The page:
LIHUE — Fifteen people sat around a table in the heat of late Tuesday afternoon strategizing.
Their goal: to organize an effective education campaign against the world’s largest international maritime event, the 2018 Rim of the Pacific Exercise which runs from June 27 to Aug. 2.
“We need to raise awareness,” said Hope Kallai. “We need information to give out and a table at places like the outside movies they have in the summer.”
That was just one of many ideas that flowed around the table, with Kallai volunteering to secure some of those tables and make a flier educating the public on the concerns the Oceans4Peace Coalition has with the military exercise.
It’s the 26th exercise since RIMPAC began in 1971 and the third iteration of the Oceans4Peace Coalition, which works to turn the heads of the public and Legislature against the exercise.
“We are committed to educating the public about the Navy’s war games and their impacts on the ocean and our islands,” organizer Gordon LaBedz told TGI before the meeting.
“When they’re sinking their ships out there, are they checking to see what’s below?” Kalasara Setaysha asked at the meeting. “There are lots of deep sea coral species out there.”
Shyla Moon, Kauai adviser for the Western Pacific Fishery Management Council, said fishermen are concerned about the impacts to stocks during and after RIMPAC.
“They bomb right where we fish,” she said.
RIMPAC 2016 added more than $52 million to Hawaii’s economy with personnel from 45 ships, five submarines and more than 200 aircraft from the 26 nations that were invited.
The 2018 RIMPAC will have 26 countries participating as well, and Hawaii is expecting about 25,000 personnel to converge on the islands.
Activity will occur at the Hawaiian Operating Area and off-shore ranges, including Joint Base Pearl Harbor-Hickam, the Pacific Missile Range Facility, Marine Corps Base Hawaii, Bellows Air Force Station, Pohakuloa Training Area and Schofield Barracks, and some training events will occur off the coast of Southern California.
A Navy Region Hawaii spokesperson told TGI the majority of live gunnery and missile firings will take place near PMRF in areas “suited for the activity.”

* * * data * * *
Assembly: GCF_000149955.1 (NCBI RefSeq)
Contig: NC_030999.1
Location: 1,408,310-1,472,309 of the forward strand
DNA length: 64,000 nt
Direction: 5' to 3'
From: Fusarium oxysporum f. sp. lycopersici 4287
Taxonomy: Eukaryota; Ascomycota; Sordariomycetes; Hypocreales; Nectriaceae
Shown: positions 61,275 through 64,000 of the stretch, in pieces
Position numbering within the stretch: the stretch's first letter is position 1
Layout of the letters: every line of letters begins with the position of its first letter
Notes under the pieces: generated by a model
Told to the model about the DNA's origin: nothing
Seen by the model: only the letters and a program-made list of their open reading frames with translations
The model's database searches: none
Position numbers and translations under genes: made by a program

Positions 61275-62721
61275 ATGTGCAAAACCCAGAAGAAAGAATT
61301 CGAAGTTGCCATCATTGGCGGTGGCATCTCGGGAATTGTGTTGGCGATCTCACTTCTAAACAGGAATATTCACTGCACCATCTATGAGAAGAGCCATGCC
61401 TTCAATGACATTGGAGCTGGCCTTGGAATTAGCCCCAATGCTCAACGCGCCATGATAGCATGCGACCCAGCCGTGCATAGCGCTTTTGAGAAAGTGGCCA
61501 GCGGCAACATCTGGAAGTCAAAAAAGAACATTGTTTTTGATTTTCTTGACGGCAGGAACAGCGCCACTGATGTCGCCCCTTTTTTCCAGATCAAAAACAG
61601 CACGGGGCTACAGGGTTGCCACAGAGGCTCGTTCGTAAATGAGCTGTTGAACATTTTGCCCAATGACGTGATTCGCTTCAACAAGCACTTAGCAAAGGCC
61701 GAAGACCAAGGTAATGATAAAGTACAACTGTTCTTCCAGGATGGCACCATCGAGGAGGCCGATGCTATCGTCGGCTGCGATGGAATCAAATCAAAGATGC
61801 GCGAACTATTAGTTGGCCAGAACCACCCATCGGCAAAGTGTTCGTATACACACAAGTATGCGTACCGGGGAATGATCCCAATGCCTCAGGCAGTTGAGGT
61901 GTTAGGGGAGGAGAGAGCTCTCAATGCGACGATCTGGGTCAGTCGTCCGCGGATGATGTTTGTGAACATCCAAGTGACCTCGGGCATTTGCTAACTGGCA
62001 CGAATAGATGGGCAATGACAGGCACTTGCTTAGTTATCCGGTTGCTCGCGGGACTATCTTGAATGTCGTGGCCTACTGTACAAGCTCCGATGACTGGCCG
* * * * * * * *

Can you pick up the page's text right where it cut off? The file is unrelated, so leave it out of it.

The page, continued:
The spokesman pointed to an environmental impact statement completed in December 2013 that analyzes the potential impacts of RIMPAC exercise activity on marine life as an answer to concerns about harming coral and animals in the sea.
“All U.S. Navy units are required to follow the same standard operating procedures for sonar training and testing activities in addition to any particular event mitigation measures,” the spokesman said.
He did not divulge the standards of the rest of the world’s Navies as they participate in RIMPAC.
The measures for the U.S. Navy include using qualified lookouts and other monitoring methods for marine animals during activities, maneuvering vessels and aircraft to avoid contact with marine animals, and establishing protective zones around detonations and ships/aircraft using sonar.
LaBedz points to a recent Navy environmental analysis, completed in the summer of 2017, of training exercises which included RIMPAC analysis, but says environmental impact statements and other studies of the activity haven’t been thorough.
“No one in the public knows exactly what they’re going to do besides their usual bombing,” LaBedz said.
Both PMRF and Oceans4Peace are spending the next week gearing up for the event, with Oceans4Peace planning showings of the film SONIC SEAS, educational events, sign waving and a petition.
Meanwhile Hawaii’s Navy personnel are looking forward to welcoming the other countries to the games.
“”We expect RIMPAC 2018 to bring tens of millions of dollars into the state again this year. Many RIMPAC participants return to the islands with friends and family well after the exercise to experience the beauty and hospitality Hawaii is world-famous for,” said Rear Adm. Brian Fort, Commander, Navy Region Hawaii and Naval Surface Group Middle Pacific.
He continued: “During this time of RIMPAC, Hawaii is going to be the center of the universe for understanding, cooperation and partnership, and that’s going to be great for the state of Hawaii.”
The next Oceans4Peace meeting is scheduled July 3 at the Lihue Neighborhood Center.
Jessica Else, environment writer, can be reached at 245-0452 or at firstname.lastname@example.org